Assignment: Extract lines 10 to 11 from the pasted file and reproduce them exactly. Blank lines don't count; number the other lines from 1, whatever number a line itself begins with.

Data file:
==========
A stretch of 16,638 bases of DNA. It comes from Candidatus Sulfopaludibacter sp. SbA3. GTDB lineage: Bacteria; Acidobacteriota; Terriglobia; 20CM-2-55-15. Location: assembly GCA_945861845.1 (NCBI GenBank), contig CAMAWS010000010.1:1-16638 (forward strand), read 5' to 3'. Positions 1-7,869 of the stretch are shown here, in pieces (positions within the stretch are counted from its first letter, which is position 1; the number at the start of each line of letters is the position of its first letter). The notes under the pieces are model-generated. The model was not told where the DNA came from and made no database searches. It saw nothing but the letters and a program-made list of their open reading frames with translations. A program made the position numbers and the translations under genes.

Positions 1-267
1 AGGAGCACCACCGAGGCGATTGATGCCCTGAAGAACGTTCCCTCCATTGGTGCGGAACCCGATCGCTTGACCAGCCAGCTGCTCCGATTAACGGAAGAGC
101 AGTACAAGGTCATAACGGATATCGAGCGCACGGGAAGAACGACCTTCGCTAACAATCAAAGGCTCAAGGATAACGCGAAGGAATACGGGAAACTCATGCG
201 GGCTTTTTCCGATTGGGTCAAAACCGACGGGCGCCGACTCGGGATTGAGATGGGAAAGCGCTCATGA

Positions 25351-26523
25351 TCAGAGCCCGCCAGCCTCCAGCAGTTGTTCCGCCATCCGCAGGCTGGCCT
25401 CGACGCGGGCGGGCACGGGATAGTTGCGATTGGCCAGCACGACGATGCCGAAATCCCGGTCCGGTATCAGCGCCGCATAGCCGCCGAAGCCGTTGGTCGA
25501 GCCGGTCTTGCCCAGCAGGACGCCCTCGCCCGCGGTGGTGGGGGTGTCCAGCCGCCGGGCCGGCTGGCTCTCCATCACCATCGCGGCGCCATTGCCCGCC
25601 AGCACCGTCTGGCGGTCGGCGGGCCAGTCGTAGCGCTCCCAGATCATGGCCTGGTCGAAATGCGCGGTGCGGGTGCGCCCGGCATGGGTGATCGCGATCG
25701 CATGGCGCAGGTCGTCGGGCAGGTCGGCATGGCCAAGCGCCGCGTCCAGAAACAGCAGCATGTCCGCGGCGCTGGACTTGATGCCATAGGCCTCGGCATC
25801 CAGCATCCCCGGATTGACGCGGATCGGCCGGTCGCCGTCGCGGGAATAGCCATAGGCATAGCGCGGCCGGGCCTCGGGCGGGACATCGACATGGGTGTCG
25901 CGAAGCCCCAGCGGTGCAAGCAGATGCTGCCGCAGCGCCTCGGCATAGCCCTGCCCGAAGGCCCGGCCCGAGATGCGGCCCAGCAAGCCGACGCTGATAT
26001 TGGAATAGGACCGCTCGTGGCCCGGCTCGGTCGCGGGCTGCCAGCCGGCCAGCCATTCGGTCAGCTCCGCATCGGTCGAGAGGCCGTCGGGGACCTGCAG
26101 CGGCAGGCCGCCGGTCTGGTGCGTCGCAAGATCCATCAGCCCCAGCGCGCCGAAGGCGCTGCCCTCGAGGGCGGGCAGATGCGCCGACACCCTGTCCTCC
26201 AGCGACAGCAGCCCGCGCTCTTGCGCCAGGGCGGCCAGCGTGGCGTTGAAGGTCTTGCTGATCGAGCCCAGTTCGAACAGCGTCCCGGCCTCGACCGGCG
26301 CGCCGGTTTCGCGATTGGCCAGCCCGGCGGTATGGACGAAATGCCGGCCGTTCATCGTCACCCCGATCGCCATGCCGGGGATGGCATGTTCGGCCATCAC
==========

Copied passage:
25601 AGCACCGTCTGGCGGTCGGCGGGCCAGTCGTAGCGCTCCCAGATCATGGCCTGGTCGAAATGCGCGGTGCGGGTGCGCCCGGCATGGGTGATCGCGATCG
25701 CATGGCGCAGGTCGTCGGGCAGGTCGGCATGGCCAAGCGCCGCGTCCAGAAACAGCAGCATGTCCGCGGCGCTGGACTTGATGCCATAGGCCTCGGCATC